I have an ACCOUNT table with columns ACCT_NBR, STYLE and PERCENTAGE. There can be many records for a single account...
By submitting your email address, you agree to receive emails regarding relevant topic offers from TechTarget and its partners. You can withdraw your consent at any time. Contact TechTarget at 275 Grove Street, Newton, MA.
(that is, there can be many records with same ACCT_NBR column value). I need to select all accounts having records similar to a given account.
AccNum1 Style1 Percentage1 AccNum1 Style2 Percentage2 AccNum2 Style1 Percentage1 AccNum3 Style1 Percentage1 AccNum3 Style2 Percentage2
Here, AccNum1 and AccNum3 have the same values in columns (other than ACCT_NBR column). So, I need to collect the list of similar accounts together for a big batch process. Could you please let me know how to achieve it using analytical functions? I have tried and done it using SQL.
Right off the top I must apologize, because this solution will not use analytical functions. Sorry, I'm just not up to speed on them yet. I don't even know if a solution to your question is possible using analytical functions. Hopefully, one of my five or six regular readers will know, and send in a query.
The way to solve this with ordinary SQL is with a grouped self-join.
select t2.ACCT_NBR from ACCOUNT as t1 inner join ACCOUNT as t2 on t1.ACCT_NBR <> t2.ACCT_NBR and t1.STYLE = t2.STYLE and t1.PERCENTAGE = t2.PERCENTAGE where t1.ACCT_NBR = 'AccNum1' group by t2.ACCT_NBR having count(*) = ( select count(*) from ACCOUNT where ACCT_NBR = 'AccNum1' )
This self-join query joins each style/preference row for AccNum1 (see WHERE clause) with every matching style/preference row for any other account (except itself), and groups the result by the other account. If the number of matching rows for the other account is the same as the number of rows for AccNum1, then the other account satisfies the HAVING clause, and is returned in the result set.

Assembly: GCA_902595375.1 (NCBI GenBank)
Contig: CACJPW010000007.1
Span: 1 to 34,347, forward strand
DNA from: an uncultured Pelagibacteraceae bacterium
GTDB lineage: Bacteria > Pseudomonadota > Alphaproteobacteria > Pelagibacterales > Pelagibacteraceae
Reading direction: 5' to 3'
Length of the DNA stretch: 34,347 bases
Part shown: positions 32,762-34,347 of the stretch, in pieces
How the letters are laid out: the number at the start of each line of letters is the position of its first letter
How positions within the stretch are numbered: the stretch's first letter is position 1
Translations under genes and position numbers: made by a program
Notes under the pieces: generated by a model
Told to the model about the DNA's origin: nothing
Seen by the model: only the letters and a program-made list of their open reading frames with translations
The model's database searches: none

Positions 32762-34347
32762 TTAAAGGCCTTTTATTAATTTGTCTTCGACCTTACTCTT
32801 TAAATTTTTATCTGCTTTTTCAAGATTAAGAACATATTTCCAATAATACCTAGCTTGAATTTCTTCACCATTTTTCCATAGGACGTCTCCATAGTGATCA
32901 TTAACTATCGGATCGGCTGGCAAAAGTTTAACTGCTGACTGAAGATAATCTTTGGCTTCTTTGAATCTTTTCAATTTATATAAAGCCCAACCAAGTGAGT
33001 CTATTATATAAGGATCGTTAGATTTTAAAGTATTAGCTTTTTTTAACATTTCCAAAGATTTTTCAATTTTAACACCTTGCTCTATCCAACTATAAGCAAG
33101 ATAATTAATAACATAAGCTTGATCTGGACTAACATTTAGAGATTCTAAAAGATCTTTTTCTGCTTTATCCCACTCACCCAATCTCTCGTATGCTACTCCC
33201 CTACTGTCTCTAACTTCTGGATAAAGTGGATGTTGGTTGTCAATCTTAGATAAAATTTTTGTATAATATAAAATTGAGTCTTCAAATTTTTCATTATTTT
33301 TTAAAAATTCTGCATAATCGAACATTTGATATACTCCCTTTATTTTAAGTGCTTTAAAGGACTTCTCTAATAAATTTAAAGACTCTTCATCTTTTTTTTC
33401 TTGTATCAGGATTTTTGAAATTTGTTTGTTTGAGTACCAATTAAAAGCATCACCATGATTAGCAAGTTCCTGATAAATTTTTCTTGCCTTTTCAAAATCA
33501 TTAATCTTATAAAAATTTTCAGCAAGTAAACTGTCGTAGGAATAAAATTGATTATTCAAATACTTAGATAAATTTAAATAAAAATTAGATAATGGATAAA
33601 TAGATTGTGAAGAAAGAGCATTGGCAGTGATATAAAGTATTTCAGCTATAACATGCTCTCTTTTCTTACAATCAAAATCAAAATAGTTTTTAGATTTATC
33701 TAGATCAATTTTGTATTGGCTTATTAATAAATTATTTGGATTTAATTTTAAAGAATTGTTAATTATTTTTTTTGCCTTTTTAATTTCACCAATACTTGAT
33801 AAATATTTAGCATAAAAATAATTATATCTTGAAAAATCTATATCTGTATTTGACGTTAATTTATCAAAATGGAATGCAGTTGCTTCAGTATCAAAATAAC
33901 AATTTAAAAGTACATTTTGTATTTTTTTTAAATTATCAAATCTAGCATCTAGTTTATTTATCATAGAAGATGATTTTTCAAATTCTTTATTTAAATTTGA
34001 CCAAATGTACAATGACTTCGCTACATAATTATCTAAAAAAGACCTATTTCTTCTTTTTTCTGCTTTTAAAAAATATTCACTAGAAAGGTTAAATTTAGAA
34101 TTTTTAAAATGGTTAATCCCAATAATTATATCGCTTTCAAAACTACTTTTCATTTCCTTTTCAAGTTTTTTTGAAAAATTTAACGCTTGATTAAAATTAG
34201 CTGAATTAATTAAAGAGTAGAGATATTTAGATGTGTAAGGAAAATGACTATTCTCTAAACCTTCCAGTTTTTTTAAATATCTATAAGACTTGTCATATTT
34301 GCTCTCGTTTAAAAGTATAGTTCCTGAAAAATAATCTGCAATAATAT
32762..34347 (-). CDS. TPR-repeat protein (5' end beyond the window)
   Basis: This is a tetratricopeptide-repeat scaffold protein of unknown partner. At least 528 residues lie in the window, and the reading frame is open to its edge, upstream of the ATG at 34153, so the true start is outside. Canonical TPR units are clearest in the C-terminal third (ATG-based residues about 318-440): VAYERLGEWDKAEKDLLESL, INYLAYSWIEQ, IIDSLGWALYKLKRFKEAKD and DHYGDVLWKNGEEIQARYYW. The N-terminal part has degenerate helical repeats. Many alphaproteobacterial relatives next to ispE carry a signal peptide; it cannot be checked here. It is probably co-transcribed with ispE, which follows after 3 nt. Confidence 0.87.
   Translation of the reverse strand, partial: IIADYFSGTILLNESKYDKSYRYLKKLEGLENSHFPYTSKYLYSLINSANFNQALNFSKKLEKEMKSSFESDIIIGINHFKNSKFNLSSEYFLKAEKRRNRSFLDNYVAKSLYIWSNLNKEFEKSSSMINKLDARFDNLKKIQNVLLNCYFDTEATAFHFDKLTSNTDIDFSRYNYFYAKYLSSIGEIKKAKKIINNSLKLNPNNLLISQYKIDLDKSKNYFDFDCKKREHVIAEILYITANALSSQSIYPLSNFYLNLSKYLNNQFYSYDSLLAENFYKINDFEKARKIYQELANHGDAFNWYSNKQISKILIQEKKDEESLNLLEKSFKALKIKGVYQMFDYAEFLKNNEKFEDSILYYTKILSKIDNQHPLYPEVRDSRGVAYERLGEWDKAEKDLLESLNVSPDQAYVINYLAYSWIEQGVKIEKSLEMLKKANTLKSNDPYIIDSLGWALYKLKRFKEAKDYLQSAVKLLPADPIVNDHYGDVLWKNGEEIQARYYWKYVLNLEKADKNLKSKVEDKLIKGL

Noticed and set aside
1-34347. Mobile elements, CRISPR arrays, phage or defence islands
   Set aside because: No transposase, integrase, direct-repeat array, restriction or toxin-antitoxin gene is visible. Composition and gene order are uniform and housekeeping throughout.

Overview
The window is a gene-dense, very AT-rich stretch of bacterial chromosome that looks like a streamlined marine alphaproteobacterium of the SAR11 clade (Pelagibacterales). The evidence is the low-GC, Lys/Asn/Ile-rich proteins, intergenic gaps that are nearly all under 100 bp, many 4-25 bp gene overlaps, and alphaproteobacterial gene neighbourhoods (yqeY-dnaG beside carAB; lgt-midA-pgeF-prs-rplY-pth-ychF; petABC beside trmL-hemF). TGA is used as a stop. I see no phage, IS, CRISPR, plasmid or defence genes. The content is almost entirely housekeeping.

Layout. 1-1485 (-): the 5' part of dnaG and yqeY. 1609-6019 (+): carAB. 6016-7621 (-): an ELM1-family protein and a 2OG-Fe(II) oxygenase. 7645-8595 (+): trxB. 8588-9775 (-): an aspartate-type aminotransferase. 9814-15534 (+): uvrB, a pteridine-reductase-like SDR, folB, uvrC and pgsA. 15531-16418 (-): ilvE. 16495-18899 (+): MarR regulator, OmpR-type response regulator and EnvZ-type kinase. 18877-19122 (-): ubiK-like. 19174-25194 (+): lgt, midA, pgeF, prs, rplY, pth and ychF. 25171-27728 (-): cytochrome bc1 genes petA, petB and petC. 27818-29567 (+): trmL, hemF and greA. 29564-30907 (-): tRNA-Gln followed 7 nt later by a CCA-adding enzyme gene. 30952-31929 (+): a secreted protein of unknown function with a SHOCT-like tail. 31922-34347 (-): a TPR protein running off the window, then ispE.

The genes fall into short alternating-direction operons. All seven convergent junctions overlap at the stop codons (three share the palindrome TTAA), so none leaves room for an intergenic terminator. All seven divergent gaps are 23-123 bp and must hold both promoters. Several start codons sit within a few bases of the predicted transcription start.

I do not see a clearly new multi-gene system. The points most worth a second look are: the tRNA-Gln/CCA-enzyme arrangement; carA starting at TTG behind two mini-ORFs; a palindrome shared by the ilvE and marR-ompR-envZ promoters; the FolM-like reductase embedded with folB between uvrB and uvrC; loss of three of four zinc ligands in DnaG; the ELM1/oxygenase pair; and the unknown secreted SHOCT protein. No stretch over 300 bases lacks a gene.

In the HAVING clause, you can see a subquery. This is an uncorrelated subquery, since it is not related to each particular GROUP BY group, which in this case is T2.ACCT_NBR. This means the subquery can be evaluated once, before the main query starts execution. Then the main query produces a COUNT(*) for each T2.ACCT_NBR, which is then compared to the subquery count obtained earlier. If there are any missing style/preference rows for the other account, then its COUNT(*) will be less than the count for AccNum1. Neat, eh?
Dig Deeper on Oracle and SQL
Related Q&A from Rudy Limeback
Read an example of an SQL case expression from our SQL expert Rudy Limeback.continue reading
Read about the Mimer Validator, a tool used to verify your SQL code, in this tip from SQL expert Rudy Limeback.continue reading
Read SQL expert Rudy Limeback's advice for counting combinations in a table with SQL's GROUP BY clausecontinue reading
Have a question for an expert?
Please add a title for your question
Get answers from a TechTarget expert on whatever's puzzling you.